Review: Immaculate crucifies role of organized religion in reproductive rights


Director: Michael Mohan

Cast: Sydney Sweeney, Álvaro Morte and Benedetta Porcaroli



Place organized religion under the microscope and people clutch their pearls.

It’s fascinating to observe, especially for someone who is an agnostic, but, as the religious right tries to make inroads into political office, thus altering laws regarding human rights, you’ll see social upheaval and a return to horror films that invoke fear in the institutions.

A movie like Immaculate is the perfect storm to blow into theatres after the quashing of Roe v. Wade and subsequent American Red States stripping reproductive rights from women.

At first blush, Immaculate reminds me of the original Suspiria. The difference, of course, is that instead of witches, lead actor Sydney Sweeney’s Sister Cecilia is dealing with men and women of the cloth. And instead of a head witch, she’s dealing with … yes … a mad Christian scientist.

This film tackles the themes of unwanted pregnancy, conception as a miracle and the restraints placed upon pregnant women, which is all the more sobering given the changes in the U.S.

Immaculate follows the journey of the young Sister Cecilia who leaves the U.S. because the Michigan-based church she worked in closed — due to low attendance — and is looking to take the three vows of poverty, obedience and chastity in a small isolated enclave in Italy. After celebrating her vows, where there is trepidation at kissing the Cardinal’s ring, Cecilia reveals that her path to being a nun started with a near-death experience.

After stumbling upon a nun face down on the floor in a secluded alcove of the church, she is shown a relic by the Mother Superior. It is alleged the long “nail” is one that was hammered into Jesus during the crucifixion. And then, as Sister Cecilia holds the relic, she passes out.

Now, that foot-long nail seems egregiously long, and in pretty damn good condition for a 2,000-year-old relic. I don’t doubt relics exist, as the discovery of two such nails in the tomb of High Priest Caiaphas, the man who handed Jesus over to the Romans, but to be in such pristine condition is another issue altogether.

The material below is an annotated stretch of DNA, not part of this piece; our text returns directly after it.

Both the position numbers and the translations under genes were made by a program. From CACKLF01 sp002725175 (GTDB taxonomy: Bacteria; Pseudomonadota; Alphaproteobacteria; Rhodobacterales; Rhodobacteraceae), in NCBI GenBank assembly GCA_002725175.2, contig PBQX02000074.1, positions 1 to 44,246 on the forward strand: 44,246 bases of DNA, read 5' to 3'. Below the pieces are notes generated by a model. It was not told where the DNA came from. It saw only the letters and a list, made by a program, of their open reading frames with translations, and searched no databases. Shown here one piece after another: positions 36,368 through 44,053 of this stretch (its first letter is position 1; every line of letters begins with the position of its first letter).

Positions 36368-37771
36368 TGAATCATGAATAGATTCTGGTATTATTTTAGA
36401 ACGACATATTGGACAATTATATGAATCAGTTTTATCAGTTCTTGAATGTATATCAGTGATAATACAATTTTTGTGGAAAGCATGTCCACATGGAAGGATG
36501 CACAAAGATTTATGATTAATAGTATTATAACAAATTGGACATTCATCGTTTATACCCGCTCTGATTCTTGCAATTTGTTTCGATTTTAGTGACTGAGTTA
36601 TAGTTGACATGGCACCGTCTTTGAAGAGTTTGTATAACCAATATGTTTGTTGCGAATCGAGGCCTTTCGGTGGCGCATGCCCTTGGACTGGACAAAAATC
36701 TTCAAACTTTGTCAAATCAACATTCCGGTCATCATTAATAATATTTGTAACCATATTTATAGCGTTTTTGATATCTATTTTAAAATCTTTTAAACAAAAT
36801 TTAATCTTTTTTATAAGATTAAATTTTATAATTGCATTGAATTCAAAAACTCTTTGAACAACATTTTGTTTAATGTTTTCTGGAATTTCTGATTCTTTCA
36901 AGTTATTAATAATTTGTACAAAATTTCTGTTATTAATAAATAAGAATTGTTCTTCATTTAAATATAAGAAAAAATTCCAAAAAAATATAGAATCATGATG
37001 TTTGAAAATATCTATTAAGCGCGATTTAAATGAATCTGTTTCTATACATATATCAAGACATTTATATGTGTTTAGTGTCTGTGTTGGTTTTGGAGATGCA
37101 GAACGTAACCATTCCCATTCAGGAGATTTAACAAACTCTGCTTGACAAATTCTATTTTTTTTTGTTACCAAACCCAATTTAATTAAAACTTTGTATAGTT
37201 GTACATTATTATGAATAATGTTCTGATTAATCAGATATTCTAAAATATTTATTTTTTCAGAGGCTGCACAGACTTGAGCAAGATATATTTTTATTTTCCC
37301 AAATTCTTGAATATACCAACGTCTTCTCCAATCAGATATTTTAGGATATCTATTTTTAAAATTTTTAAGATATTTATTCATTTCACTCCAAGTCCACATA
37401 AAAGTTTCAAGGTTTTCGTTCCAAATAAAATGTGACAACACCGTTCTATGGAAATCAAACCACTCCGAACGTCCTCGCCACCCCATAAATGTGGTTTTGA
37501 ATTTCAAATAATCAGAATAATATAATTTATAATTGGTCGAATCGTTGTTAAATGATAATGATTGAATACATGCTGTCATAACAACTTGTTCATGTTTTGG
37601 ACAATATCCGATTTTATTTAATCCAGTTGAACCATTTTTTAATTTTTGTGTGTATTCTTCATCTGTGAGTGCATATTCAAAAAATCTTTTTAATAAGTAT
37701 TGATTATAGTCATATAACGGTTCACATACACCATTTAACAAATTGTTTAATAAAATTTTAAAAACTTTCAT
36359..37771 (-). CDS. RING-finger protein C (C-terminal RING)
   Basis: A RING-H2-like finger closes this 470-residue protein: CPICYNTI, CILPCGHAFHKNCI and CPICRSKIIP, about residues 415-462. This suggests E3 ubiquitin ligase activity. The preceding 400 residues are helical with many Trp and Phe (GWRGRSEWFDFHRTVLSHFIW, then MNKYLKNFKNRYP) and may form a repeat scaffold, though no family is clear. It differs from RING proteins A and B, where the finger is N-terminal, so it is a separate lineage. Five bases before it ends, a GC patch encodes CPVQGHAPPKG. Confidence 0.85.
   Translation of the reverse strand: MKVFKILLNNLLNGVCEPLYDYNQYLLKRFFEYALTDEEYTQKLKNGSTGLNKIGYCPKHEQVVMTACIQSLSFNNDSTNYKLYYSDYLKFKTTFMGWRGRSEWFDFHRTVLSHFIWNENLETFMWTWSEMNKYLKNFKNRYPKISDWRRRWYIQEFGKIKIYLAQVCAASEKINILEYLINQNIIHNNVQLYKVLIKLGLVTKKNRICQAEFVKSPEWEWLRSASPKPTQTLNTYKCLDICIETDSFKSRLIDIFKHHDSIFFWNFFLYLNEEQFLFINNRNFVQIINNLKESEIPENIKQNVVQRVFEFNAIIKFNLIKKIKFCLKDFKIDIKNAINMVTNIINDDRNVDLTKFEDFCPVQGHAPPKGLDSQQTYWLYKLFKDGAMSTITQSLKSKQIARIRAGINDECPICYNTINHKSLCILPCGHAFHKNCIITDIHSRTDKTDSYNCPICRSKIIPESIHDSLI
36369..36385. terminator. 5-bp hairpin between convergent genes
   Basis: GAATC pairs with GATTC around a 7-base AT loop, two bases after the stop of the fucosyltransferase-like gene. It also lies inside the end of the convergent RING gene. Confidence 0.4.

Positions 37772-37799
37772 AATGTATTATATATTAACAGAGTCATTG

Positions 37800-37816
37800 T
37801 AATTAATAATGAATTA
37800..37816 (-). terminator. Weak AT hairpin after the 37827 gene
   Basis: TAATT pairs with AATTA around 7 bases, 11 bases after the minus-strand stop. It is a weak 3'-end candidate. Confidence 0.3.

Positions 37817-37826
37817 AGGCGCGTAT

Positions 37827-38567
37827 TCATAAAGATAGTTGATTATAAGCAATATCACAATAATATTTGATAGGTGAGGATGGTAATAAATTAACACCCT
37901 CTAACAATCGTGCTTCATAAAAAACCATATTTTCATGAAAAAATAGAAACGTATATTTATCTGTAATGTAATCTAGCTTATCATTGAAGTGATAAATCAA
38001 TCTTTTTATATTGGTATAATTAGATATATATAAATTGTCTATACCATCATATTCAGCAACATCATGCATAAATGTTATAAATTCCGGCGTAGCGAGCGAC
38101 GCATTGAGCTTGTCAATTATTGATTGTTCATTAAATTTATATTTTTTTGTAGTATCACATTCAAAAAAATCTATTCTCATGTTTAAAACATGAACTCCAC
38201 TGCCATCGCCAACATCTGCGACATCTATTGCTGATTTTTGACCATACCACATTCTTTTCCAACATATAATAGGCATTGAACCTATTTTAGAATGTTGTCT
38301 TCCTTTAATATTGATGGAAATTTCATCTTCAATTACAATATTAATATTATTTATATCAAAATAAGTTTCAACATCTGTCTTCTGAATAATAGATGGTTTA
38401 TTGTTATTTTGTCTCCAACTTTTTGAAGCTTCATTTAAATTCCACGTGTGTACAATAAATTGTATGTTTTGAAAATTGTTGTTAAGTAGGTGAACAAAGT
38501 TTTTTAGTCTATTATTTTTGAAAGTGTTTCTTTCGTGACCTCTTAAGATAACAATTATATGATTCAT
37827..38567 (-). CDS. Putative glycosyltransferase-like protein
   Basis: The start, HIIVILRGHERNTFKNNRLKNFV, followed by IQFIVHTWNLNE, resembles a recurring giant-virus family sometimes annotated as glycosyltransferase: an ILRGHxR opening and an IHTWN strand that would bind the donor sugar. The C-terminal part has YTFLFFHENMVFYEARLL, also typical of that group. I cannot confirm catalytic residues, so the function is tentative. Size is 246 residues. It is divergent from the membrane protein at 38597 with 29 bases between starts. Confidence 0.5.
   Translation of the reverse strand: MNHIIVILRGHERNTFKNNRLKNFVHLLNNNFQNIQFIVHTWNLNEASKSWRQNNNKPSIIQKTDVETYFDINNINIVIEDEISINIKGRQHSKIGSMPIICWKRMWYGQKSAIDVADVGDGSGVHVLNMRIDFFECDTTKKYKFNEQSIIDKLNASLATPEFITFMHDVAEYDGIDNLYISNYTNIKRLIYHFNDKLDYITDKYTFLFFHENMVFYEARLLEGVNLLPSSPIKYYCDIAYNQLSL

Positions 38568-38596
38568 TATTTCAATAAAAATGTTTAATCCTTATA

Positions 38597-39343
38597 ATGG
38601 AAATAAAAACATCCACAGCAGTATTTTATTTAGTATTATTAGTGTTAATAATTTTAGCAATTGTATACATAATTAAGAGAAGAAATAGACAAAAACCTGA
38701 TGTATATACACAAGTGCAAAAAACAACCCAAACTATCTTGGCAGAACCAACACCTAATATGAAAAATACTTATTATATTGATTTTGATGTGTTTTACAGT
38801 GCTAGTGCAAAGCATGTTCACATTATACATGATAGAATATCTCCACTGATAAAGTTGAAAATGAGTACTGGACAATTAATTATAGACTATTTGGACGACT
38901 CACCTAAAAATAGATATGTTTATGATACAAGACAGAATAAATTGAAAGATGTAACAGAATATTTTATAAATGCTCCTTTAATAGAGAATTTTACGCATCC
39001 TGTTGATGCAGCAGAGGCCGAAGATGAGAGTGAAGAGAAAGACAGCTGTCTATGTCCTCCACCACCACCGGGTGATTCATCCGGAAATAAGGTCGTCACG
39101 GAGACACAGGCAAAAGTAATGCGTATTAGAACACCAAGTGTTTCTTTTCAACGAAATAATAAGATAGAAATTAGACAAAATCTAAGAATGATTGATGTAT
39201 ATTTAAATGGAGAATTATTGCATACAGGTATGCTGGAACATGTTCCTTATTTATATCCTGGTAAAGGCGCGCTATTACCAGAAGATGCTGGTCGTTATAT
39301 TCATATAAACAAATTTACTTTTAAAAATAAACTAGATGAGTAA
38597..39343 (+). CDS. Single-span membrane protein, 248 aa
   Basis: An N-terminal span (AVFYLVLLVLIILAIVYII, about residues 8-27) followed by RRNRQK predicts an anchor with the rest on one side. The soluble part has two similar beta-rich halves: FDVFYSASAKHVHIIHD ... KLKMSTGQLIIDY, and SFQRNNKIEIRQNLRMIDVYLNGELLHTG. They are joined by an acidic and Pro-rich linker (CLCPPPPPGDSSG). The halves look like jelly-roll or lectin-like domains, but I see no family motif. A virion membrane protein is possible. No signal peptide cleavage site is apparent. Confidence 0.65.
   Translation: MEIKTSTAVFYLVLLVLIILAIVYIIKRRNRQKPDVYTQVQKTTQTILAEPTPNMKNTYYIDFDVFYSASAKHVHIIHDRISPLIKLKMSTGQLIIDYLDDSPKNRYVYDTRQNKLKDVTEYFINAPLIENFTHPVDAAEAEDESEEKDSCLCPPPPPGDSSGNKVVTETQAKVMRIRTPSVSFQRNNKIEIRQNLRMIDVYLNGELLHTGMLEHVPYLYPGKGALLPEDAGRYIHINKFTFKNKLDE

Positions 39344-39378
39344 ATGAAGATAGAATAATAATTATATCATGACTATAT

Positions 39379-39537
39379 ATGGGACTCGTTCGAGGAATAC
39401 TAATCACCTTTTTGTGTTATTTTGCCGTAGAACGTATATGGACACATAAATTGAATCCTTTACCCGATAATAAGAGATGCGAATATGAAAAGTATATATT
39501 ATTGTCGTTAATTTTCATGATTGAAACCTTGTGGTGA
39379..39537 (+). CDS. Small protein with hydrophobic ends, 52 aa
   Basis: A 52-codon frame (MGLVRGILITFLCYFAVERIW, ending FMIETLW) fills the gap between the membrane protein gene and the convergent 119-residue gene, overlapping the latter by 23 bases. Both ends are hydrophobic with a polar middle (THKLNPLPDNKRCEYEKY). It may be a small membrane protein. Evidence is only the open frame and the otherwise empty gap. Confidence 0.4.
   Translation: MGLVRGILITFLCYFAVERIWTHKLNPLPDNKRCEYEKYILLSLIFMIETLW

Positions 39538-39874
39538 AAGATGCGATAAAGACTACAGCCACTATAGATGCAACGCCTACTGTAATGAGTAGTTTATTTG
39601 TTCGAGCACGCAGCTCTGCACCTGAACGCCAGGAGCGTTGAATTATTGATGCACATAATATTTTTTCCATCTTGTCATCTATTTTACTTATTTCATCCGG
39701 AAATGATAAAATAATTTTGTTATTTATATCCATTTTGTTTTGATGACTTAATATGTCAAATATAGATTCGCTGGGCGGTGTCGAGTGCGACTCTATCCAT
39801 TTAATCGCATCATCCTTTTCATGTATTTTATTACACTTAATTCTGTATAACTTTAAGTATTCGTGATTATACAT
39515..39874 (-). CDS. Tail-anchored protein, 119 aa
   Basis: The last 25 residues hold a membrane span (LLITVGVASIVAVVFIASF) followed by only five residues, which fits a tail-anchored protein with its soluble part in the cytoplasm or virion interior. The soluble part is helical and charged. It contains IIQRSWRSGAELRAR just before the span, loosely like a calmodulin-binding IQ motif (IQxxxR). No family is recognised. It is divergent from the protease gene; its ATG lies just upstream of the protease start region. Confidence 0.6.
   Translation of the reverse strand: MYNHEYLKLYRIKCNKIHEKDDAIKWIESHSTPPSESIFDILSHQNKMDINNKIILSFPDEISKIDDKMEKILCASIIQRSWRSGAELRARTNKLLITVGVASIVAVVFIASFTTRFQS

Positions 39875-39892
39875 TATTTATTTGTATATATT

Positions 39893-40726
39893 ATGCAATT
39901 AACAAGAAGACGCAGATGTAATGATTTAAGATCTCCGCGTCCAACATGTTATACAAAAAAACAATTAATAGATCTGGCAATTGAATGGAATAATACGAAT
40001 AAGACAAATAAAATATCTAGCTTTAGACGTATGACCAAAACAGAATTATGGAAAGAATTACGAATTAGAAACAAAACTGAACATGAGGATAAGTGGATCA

And perhaps it’s that discovery that inspired the mad pursuit of Father Tedeschi, without going into any more spoilers.

Now, it was no accident that Immaculate was released in theatres leading up to Easter. It makes it all the more lurid and sobering. And the fact that the marketing team leaned into the reaction of those clutching pearls made the film all the more appealing.

And that attitude is in line with the tone of the film. One of the best lines of the movie, delivered by Sister Gwen, is in response to the question of whether there is a God or not. “Life is so cruel, only a man can be responsible,” actor Benedetta Porcaroli said with sardonic wit while puffing on a cigarette. It sums up the feminist lens in which Immaculate is presented and makes you laugh.

Sister Gwen provides much-needed levity in a film shrouded in the institutional repression of the Church. But alas, those who thumb their nose at any institution, or demand an explanation after the public suicide of another nun, they’re silenced.

As for that “controversial” denouement, well it’s to be expected, and it reminded me of the Bob Thaves line that Ginger Rogers did everything Fred Astaire did backwards and in heels. Except in the case of Immaculate, Sweeney’s character did everything pregnant and crowning.

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